-1
$\begingroup$

I'm learning about brainwaves for the first time. As an experiment, I used an Android app called MuseMonitor to record brainwaves from my Muse headband. The MuseMonitor displays 5 brain waves in real time, which are the alpha, beta, delta, gamma and theta waves all on the same screen but each line with different colors.

When I downloaded the CSV file from MuseMonitor, I noticed a spreadsheet full of data with these columns:

AlphaTP9 AlphaAF7 AlphaAF8 AlphaTP10
BetaTP9 BetaAF7 BetaAF8 BetaTP10
DeltaTP9 DeltaAF7 DeltaAF8 DeltaTP10
GammaTP9 GammaAF7 GammaAF8 GammaTP10
ThetaTP9 ThetaAF7 ThetaAF8 ThetaTP10
RawTP9 RawAF7 RawAF8 RawTP10
HSITP9 HSIAF7 HSIAF8 HSITP10

Based on some research lately, I understand that TP9, AF7, AF8 and TP10 denote electrode locations. And that each electrode will record the electric potential differences over time of its own location. My guess is that each wave recorded by an electrode is probably a super-position of alpha, beta, delta, gamma and theta waves.

So my question is whether it is standard in the neuroscience sector to analyze brainwaves in the format that MuseMonitor displayed it? That is to render one line graph for each of alpha, beta, delta, gamma and theta? If so, is there and/or what is the standard formula on how to transcribe the AlphaTP9...HSITP10 data into the alpha,beta,delta,gamma and theta waves? Is an alpha wave just the average of alpha wave values across all existing electrodes?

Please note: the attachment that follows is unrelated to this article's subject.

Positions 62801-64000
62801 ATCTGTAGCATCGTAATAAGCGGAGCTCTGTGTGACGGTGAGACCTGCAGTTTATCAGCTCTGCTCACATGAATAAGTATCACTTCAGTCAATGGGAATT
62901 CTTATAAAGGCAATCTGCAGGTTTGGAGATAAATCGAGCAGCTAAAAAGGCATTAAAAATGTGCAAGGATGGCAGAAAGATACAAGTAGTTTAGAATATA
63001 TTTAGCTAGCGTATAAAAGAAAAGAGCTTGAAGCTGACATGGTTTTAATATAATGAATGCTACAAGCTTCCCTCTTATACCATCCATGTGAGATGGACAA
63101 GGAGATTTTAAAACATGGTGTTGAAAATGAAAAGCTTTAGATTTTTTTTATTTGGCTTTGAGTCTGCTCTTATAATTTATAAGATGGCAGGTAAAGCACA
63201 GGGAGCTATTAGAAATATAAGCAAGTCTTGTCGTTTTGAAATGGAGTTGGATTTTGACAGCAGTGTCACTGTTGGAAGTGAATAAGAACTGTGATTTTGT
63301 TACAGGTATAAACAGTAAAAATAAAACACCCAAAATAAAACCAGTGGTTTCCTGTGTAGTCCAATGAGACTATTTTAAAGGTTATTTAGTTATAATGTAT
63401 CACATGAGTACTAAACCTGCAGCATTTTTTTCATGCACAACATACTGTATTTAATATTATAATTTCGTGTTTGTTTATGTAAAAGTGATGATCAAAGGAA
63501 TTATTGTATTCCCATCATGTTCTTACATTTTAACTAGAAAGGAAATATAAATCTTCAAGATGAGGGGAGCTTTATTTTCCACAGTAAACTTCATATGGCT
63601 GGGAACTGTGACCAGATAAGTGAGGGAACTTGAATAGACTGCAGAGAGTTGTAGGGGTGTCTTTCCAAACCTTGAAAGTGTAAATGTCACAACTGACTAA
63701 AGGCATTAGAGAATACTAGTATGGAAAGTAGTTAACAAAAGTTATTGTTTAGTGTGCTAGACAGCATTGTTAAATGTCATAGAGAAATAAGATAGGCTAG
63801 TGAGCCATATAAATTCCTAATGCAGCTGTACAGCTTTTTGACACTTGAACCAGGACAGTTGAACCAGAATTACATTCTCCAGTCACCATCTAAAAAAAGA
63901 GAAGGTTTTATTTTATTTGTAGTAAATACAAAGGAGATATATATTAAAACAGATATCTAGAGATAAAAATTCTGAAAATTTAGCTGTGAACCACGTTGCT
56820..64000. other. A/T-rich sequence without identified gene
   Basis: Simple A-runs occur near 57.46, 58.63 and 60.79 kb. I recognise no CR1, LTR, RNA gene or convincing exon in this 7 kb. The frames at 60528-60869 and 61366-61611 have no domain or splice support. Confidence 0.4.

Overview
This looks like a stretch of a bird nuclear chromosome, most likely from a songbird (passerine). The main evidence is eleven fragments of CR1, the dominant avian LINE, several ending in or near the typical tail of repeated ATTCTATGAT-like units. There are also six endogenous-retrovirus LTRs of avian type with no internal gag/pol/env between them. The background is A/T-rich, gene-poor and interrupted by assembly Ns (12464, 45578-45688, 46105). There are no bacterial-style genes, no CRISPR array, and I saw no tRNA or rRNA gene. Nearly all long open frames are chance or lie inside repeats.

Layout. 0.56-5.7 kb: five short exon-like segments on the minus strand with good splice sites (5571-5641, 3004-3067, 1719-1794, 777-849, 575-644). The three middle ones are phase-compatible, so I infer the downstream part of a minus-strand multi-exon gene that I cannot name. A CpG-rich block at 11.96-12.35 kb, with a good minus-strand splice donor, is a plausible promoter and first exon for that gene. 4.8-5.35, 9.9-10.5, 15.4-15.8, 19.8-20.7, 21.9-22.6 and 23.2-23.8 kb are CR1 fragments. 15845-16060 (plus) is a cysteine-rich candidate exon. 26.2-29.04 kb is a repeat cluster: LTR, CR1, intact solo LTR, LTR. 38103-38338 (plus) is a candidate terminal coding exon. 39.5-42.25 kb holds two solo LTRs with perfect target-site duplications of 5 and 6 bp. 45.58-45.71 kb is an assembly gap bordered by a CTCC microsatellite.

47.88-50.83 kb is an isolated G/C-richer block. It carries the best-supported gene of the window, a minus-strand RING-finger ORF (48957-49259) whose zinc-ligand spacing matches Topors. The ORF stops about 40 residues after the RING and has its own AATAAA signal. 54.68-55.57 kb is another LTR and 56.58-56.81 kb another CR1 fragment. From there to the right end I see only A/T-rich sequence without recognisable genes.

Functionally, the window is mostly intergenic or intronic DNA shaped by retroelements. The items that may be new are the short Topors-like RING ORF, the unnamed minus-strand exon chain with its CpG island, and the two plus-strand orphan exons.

NOTE - I want to explore how brain-computing-interface technologies a bit later, using neuro-headsets to manipulate microcontrollers and such. Hence my desire to learn how these brain waves are normally represented.

$\endgroup$
  • $\begingroup$ I got part of the answer from watching this person's lecture - youtube.com/watch?v=YZnf1-Cw0Ck . The lecturer just took the average across several electrodes. $\endgroup$ – John Apr 18 at 4:00

Your Answer

By clicking “Post Your Answer”, you agree to our terms of service, privacy policy and cookie policy

Browse other questions tagged or ask your own question.